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Functional characterization of 14-3-3 proteins and exonuclease1 at stalled replication forks


Engels, K. Functional characterization of 14-3-3 proteins and exonuclease1 at stalled replication forks. 2010, University of Zurich, Faculty of Science.

Abstract

DNA replication and DNA repair are two tightly linked processes since,
on the one hand, errors occurring during replication in germline cells might
introduce mutations that are handed on to the next generation and, on the other
hand, unrepaired DNA structures might cause replication blocks that threaten
genome integrity. DNA and replication fork integrity are monitored by
checkpoint-mediated phosphorylation events that trigger repair pathways.
Exonuclease 1 (Exo1) processes stalled replication forks in checkpointdefective
yeast cells. While studying Exo1 and its regulation by
phosphorylation and other post-translational modifications, we isolated an
interesting group of novel in vivo interaction partners in yeast and mammalian
cells, namely the 14-3-3 proteins. 14-3-3’s are able to bind phosphorylated
proteins and, in addition to their well-known ability to act as adaptors that
integrate signals from different pathways, they were shown to play an undefined
role under DNA replication stress. The finding that they interact with Exo1 led
us to formulate the hypothesis that the 14-3-3/Exo1 complex might have a
functional role at replication forks and encouraged us to investigate this
possibility.
Using DNA bi-dimensional electrophoresis, we could show that yeast
14-3-3’s promote fork progression under limiting nucleotide concentrations. 14-
3-3-deficient cells fail to induce Mec1-dependent Exo1 hyper-phosphorylation
and accumulate Exo1-dependent ssDNA gaps at stalled forks, as revealed by
electron microscopy. This leads to persistent checkpoint activation and
exacerbated recovery defects. Interestingly the fork progression defect in 14-3-3
cells cannot be rescued by Exo1 deletion and the recovery defect is only
partially rescued by Exo1 deletion, suggesting that additionally to Exo1, 14-3-3
proteins might regulate the phosphorylation of other yet unknown targets in
response to replication fork stalling. Based on this evidence, we propose that 14-3-3 proteins assist
checkpoint-mediated phosphorylation of Exo1 and additional unknown targets,
promoting fork progression, stability and restart in response to DNA replication
stress.

Abstract

DNA replication and DNA repair are two tightly linked processes since,
on the one hand, errors occurring during replication in germline cells might
introduce mutations that are handed on to the next generation and, on the other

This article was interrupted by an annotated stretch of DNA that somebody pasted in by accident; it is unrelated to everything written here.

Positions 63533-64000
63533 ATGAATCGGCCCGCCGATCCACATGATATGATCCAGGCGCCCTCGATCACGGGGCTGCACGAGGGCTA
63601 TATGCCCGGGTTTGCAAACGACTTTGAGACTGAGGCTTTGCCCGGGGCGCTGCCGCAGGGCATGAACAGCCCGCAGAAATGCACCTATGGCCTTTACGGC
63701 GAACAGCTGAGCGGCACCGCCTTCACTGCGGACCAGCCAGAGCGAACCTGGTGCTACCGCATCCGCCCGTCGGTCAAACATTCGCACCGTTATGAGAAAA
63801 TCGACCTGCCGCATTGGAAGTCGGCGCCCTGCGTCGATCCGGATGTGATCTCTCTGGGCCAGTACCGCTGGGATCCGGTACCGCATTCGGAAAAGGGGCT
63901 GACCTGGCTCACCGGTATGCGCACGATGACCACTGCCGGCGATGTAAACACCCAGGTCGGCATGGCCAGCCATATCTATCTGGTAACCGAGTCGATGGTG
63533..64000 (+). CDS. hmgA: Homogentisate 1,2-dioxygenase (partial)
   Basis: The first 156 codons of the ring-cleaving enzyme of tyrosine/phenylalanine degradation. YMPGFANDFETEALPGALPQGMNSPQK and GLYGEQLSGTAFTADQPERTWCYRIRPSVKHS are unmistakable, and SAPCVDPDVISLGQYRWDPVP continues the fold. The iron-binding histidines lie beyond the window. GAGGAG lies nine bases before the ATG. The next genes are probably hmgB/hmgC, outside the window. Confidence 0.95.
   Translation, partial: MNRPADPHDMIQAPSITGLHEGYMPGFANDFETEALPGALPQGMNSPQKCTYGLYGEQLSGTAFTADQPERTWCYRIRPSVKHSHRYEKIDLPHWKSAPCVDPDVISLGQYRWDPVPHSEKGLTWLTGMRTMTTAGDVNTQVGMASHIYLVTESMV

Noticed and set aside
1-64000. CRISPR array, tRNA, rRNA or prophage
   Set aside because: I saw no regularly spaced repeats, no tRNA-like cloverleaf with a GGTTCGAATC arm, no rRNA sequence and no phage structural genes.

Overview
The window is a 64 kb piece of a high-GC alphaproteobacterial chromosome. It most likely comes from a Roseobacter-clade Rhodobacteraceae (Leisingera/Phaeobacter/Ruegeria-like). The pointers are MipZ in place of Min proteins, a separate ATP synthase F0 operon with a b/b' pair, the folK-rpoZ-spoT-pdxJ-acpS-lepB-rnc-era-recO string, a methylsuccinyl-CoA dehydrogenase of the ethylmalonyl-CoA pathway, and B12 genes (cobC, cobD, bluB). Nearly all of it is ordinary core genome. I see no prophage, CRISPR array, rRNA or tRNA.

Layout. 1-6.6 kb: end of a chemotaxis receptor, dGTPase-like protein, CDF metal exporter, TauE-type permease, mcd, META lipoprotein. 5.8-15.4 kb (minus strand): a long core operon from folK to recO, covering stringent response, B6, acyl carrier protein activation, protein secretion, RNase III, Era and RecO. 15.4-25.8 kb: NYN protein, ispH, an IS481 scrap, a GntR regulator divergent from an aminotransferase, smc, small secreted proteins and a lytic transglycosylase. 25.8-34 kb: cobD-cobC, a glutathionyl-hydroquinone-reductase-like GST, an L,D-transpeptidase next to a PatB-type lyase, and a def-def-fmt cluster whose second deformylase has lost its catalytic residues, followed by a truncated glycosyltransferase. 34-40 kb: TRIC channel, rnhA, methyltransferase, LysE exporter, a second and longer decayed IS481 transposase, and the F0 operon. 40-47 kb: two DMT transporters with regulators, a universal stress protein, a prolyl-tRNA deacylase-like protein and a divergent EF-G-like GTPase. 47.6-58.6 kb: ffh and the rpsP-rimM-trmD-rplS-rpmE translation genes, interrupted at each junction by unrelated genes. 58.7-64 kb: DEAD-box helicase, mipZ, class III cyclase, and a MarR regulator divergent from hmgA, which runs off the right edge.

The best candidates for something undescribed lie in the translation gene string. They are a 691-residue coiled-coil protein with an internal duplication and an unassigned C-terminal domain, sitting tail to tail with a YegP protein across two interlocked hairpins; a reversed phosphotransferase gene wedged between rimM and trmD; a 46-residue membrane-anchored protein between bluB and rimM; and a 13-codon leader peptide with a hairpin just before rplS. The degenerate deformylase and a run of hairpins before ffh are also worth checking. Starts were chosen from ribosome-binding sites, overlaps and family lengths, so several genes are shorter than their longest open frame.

hand, unrepaired DNA structures might cause replication blocks that threaten
genome integrity. DNA and replication fork integrity are monitored by
checkpoint-mediated phosphorylation events that trigger repair pathways.
Exonuclease 1 (Exo1) processes stalled replication forks in checkpointdefective
yeast cells. While studying Exo1 and its regulation by
phosphorylation and other post-translational modifications, we isolated an
interesting group of novel in vivo interaction partners in yeast and mammalian
cells, namely the 14-3-3 proteins. 14-3-3’s are able to bind phosphorylated
proteins and, in addition to their well-known ability to act as adaptors that
integrate signals from different pathways, they were shown to play an undefined
role under DNA replication stress. The finding that they interact with Exo1 led
us to formulate the hypothesis that the 14-3-3/Exo1 complex might have a
functional role at replication forks and encouraged us to investigate this
possibility.
Using DNA bi-dimensional electrophoresis, we could show that yeast
14-3-3’s promote fork progression under limiting nucleotide concentrations. 14-
3-3-deficient cells fail to induce Mec1-dependent Exo1 hyper-phosphorylation
and accumulate Exo1-dependent ssDNA gaps at stalled forks, as revealed by
electron microscopy. This leads to persistent checkpoint activation and
exacerbated recovery defects. Interestingly the fork progression defect in 14-3-3
cells cannot be rescued by Exo1 deletion and the recovery defect is only
partially rescued by Exo1 deletion, suggesting that additionally to Exo1, 14-3-3
proteins might regulate the phosphorylation of other yet unknown targets in
response to replication fork stalling. Based on this evidence, we propose that 14-3-3 proteins assist
checkpoint-mediated phosphorylation of Exo1 and additional unknown targets,
promoting fork progression, stability and restart in response to DNA replication
stress.

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Additional indexing

Item Type:Dissertation
Referees:Lopes M, Ferrari S, Paszkowski J
Communities & Collections:04 Faculty of Medicine > Institute of Molecular Cancer Research
07 Faculty of Science > Institute of Molecular Cancer Research
Dewey Decimal Classification:570 Life sciences; biology
Language:English
Date:2010
Deposited On:31 Oct 2011 13:29
Last Modified:26 Jan 2017 08:49
Number of Pages:98
Related URLs:http://opac.nebis.ch/F/?local_base=NEBIS&con_lng=GER&func=find-b&find_code=SYS&request=006365060

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